Hemoglobin levels during radiation therapy and their influence on local control and survival of patients with endometrial carcinoma
- Karsten Münstedt
- Margrit Völzing
- Richard Von Georgi
Published online on: Monday, March 1, 2004
- Pages: 711-717
- DOI: 10.3892/or.11.3.711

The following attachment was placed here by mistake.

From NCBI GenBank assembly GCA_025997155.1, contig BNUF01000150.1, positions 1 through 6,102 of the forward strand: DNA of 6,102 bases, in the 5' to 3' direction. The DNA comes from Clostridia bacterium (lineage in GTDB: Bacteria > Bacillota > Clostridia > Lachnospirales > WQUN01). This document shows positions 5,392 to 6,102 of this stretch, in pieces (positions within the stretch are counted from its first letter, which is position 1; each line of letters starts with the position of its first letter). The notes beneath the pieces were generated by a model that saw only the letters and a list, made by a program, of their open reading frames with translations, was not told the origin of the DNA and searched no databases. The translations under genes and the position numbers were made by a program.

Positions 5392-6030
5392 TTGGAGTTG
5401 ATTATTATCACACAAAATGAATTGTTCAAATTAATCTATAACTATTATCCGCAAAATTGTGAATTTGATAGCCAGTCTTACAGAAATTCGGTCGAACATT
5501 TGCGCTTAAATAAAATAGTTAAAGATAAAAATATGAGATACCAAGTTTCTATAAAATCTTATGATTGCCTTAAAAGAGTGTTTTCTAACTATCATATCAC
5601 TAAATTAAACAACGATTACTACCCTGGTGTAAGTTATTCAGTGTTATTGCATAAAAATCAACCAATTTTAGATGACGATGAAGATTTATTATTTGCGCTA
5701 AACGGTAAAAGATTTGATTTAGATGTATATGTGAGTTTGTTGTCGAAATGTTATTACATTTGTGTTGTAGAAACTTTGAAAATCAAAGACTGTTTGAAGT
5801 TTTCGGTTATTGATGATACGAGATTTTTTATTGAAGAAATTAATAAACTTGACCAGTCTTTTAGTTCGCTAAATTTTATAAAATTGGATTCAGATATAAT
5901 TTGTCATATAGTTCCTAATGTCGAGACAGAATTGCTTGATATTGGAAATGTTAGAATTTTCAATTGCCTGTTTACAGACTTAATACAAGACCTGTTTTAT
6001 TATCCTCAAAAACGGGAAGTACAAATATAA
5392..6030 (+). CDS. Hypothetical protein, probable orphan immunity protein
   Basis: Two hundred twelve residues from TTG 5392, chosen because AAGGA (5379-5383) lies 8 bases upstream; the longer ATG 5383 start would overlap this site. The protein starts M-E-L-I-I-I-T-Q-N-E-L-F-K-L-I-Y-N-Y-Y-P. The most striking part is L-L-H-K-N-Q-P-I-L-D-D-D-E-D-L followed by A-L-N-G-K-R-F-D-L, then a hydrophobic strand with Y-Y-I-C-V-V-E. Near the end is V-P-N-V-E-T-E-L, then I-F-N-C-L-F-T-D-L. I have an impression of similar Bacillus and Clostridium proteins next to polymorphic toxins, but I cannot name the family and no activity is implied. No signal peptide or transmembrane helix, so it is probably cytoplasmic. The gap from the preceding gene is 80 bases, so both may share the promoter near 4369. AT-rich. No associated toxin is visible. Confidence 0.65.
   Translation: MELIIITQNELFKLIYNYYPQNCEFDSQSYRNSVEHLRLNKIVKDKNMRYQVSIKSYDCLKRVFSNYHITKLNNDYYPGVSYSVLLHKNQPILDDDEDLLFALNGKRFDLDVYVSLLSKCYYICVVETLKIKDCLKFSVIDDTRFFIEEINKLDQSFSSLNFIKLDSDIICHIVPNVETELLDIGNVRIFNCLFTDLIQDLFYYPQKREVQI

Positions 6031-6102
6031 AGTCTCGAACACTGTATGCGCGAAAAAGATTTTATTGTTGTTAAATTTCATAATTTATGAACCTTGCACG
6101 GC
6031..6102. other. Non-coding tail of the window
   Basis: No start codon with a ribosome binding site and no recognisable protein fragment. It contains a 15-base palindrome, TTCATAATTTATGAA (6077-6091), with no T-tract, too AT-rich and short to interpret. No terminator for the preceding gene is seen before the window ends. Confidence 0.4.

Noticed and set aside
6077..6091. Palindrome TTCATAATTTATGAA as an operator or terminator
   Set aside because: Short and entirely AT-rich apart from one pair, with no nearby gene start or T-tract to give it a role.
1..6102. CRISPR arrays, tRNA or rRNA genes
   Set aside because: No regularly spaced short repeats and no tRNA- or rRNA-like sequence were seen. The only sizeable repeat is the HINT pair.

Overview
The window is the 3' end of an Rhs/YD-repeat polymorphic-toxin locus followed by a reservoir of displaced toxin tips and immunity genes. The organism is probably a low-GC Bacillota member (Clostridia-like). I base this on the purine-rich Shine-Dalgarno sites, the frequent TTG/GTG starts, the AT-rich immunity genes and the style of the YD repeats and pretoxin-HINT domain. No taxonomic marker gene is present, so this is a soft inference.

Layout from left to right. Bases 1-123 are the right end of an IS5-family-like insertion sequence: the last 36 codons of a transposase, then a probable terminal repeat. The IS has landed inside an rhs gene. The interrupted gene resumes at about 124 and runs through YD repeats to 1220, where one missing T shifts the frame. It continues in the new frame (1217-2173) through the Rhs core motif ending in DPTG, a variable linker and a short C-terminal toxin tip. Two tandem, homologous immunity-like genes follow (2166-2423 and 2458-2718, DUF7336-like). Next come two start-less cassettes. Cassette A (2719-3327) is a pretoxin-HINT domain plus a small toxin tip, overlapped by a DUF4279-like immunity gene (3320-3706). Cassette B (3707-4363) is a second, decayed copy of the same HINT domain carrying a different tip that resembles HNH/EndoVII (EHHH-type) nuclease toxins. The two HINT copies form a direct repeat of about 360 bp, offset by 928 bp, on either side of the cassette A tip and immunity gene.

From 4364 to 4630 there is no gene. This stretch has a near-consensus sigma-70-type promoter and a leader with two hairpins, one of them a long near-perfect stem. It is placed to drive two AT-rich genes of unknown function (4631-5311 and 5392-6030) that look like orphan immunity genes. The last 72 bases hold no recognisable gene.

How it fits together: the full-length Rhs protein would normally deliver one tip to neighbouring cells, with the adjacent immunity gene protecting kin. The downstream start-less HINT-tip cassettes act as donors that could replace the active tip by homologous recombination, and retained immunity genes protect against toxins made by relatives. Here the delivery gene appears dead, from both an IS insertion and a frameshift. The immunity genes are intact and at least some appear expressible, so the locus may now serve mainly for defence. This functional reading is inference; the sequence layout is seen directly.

Anemia is a common complication of cancer that has been associated with poor response to treatment and decreased survival in a number of malignancies. By chart review the effects of prognostic factors (e.g. age, body mass index, tumor stage) and hemoglobin levels, measured prior to and during adjuvant (724/996; 72.7%) and primary radiotherapy (185/996; 18.6%) in 996 endometrial cancer patients treated between 1986 and 1998 were investigated using Kaplan-Meier survival on disease-free and overall survival. Preoperative hemoglobin levels were of no prognostic value. Patients with normal hemoglobin had an improved survival during primary radiotherapy (p<0.05). Anemia and course of hemoglobin during adjuvant radiotherapy were significantly associated with poor survival in patients undergoing adjuvant radiotherapy (p=0.001). Cox regression analysis confirmed these findings for adjuvant treatment. Local recurrences were also less frequently observed in patients with normal hemoglobin levels (p=0.044). Hemoglobin levels prior to and during radiotherapy seem to be important with respect to treatment outcome for endometrial cancer. This finding supports the use of measures to maintain adequate hemoglobin levels (transfusions, erythropoietin) to improve local control and patient survival.